1 Peter 1:8-9

1 Peter 1:8‑9  •  11 min. read  •  grade level: 9
The Apostle explains how it is that the Christian is enabled to exult in the midst of trials ever so severe, yet never allowed but where need calls for them at the present time and for a little while. For assuredly, if God's power acts as a garrison round His saints whilst they pass through the world, it is no less energetic in controlling every hostile influence, whatever be the malicious wiles of the adversary the devil. Hence can we boldly say, we know that all things work together for good to those that love God, to those that are called according to purpose. Yea we glory in the tribulations also, knowing what under God is the blessed result both here and hereafter. All the blessing along the way turns upon having Christ as the object before our souls.
“Whom, having not seen, ye love; in whom, though not now seeing but believing, ye exult with joy unspeakable and glorified (or, full of glory), receiving the end of your faith, salvation of souls” (1 Pet. 1:8-98Whom having not seen, ye love; in whom, though now ye see him not, yet believing, ye rejoice with joy unspeakable and full of glory: 9Receiving the end of your faith, even the salvation of your souls. (1 Peter 1:8‑9)).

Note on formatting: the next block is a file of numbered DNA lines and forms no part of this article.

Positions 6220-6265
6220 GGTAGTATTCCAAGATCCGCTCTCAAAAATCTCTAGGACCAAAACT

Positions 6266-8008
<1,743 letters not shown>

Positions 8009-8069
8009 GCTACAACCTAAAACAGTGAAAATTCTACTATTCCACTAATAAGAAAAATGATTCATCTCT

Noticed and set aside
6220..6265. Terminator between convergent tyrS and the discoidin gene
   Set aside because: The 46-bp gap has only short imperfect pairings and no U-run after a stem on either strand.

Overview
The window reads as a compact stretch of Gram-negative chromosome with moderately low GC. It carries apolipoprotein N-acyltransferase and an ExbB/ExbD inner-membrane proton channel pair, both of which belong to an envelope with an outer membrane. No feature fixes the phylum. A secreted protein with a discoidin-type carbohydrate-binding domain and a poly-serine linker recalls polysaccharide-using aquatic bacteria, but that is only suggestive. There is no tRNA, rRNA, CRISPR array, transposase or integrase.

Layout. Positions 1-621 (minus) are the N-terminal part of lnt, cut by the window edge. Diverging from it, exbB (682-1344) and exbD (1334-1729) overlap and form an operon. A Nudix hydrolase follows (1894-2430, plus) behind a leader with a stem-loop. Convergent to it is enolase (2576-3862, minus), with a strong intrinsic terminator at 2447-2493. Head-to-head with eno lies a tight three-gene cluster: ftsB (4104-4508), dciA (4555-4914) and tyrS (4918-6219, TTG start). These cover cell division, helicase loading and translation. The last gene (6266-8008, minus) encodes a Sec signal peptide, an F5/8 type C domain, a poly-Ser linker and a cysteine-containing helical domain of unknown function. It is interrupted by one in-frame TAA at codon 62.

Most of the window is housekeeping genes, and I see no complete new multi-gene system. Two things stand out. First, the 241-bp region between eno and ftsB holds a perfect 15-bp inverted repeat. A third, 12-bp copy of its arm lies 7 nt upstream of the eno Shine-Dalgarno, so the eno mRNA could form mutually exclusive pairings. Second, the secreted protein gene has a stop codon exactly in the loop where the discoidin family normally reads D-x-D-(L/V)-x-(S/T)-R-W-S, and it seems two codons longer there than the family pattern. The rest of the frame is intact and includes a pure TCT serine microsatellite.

When the kingdom is manifested in power and glory at the revelation of Christ, when Jehovah will punish the host of the high ones on high, and the kings of the earth upon the earth, wherewith His sore and great and strong sword He will visit leviathan the fleeing serpent and leviathan the crooked serpent, and will slay the dragon that is in the sea, He will in Zion make unto all peoples a feast of fat things, a feast of wines on the lees, of fat things full of marrow, of wines on the lees well refined. And there He will swallow up the veil that veils all the peoples and the covering that is spread over all the nations. He will swallow up death in victory. And the Lord Jehovah will wipe away tears from off all faces; and the reproach of His people will He take away from off the earth; for Jehovah hath spoken.